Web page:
Like ISFM, this participatory approach goes by various names. You will often hear it referred to as PLAR (Participatory Learning and Action Research) or Farmer Participatory Research. Variants include PDCO (Participatory Diagnosis of Constraints and Opportunities) and Participatory Action Research. Again, the name we give it is less important than what it means.
The approch advocated in this course for addressing soil fertility problems and improving soil fertility management practices consists of 3 stages. The logical framework presented here describes the longer-term program stages, the expected results within each stage, and a series of activities that should be considered for achieving the results. The framework is flexible enough to allow for the differences between partner institutions (skills and experiences) and pilot zones and to stimulate the development of locally relevant solutions. The following model may help you to understand the logical framework used.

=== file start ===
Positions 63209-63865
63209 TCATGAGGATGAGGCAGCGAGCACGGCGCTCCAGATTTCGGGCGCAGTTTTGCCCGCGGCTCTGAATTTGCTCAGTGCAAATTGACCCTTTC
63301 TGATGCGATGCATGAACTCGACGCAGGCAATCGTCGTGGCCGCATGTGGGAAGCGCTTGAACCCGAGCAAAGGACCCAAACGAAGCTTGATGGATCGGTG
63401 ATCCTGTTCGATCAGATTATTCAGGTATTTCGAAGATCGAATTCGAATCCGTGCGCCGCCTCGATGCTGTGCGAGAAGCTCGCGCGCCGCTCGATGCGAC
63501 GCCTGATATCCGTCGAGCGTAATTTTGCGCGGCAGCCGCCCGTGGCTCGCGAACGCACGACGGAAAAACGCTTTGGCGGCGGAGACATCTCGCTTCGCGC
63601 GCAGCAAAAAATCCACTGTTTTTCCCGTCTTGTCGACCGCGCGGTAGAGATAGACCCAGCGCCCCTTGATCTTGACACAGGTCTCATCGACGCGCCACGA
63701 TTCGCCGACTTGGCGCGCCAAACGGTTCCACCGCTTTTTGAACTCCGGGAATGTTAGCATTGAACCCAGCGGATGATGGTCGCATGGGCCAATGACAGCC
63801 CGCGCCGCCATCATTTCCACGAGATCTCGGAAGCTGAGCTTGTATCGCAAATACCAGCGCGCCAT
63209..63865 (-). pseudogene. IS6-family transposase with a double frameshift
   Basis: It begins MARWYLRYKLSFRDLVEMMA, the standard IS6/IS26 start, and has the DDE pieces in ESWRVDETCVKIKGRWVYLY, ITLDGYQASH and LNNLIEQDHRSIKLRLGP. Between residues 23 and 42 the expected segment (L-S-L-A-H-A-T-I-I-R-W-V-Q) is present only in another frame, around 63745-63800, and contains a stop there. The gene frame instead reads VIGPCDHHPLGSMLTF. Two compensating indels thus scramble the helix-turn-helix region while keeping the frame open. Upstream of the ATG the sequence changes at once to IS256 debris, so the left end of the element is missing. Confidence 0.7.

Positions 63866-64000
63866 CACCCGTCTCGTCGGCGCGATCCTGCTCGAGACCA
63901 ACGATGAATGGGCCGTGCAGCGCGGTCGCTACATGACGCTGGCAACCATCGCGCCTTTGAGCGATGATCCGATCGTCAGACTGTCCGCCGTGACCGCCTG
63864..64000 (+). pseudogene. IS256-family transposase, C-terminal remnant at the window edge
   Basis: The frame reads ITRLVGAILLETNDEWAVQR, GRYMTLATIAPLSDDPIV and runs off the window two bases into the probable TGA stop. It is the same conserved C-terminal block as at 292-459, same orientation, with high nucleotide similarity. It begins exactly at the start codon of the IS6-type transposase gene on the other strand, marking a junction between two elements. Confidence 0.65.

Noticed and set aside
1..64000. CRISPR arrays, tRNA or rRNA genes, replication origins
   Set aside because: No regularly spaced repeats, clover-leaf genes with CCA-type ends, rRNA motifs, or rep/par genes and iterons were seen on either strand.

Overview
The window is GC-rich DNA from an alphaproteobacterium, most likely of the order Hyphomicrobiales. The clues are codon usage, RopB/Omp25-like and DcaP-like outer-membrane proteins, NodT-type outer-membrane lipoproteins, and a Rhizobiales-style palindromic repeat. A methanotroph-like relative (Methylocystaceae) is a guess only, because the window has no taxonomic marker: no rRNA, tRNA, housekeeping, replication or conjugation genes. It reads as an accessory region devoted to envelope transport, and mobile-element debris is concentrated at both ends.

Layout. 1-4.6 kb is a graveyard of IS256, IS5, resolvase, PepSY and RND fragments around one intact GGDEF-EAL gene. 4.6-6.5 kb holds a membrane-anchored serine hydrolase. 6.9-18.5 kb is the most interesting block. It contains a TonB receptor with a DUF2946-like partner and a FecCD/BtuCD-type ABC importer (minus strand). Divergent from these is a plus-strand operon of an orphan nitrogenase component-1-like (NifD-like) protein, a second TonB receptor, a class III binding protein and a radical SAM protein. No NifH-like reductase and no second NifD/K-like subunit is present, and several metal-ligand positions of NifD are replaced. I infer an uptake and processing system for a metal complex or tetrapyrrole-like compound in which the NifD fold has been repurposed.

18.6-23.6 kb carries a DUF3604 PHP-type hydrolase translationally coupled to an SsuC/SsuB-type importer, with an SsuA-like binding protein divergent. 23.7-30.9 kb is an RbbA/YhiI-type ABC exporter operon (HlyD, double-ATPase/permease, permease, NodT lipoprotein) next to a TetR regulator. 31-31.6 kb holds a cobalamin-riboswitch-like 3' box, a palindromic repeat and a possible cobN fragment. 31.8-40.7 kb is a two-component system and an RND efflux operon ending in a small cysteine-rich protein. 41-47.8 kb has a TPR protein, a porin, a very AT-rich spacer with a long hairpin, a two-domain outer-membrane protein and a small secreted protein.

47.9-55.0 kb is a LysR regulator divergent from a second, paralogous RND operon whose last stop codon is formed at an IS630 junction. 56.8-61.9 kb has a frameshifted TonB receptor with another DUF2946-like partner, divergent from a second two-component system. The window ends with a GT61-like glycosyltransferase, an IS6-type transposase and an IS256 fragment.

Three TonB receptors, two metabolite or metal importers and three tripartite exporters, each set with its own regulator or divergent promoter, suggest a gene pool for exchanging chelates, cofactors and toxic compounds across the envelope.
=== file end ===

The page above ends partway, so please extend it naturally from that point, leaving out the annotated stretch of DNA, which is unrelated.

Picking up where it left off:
The framework consists of three stages. An exploratory stage, an experimentation and pre-extension stage and a scaling up and out stage.
This stage is needed to build-up partnerships, to identify the different actors (other potential partners, ‘integrated soil fertility management’ stakeholders), to assess – in more detail – the strategic-site selection criteria with a key-group of partners and stakeholders, and to address core-activities (and entry-points!) of the program. Entry-points can be the development of innovative ISFM technologies with a selected group of partners and stakeholders (i.e. farmers), but also input-dealer training or institutional innovation, focusing directly on the linkages between farmers, bankers, input-dealers and traders. In most cases, technical innovation will be among the entry-points, and a choice of the pilot-villages from where the program might start its activities has to be made. Information and communication networks, interaction levels between different stakeholders, responsibilities and capacities of partner institutions to play their role as ‘change agents’ need to be explored.
Experimentation and pre-extension stage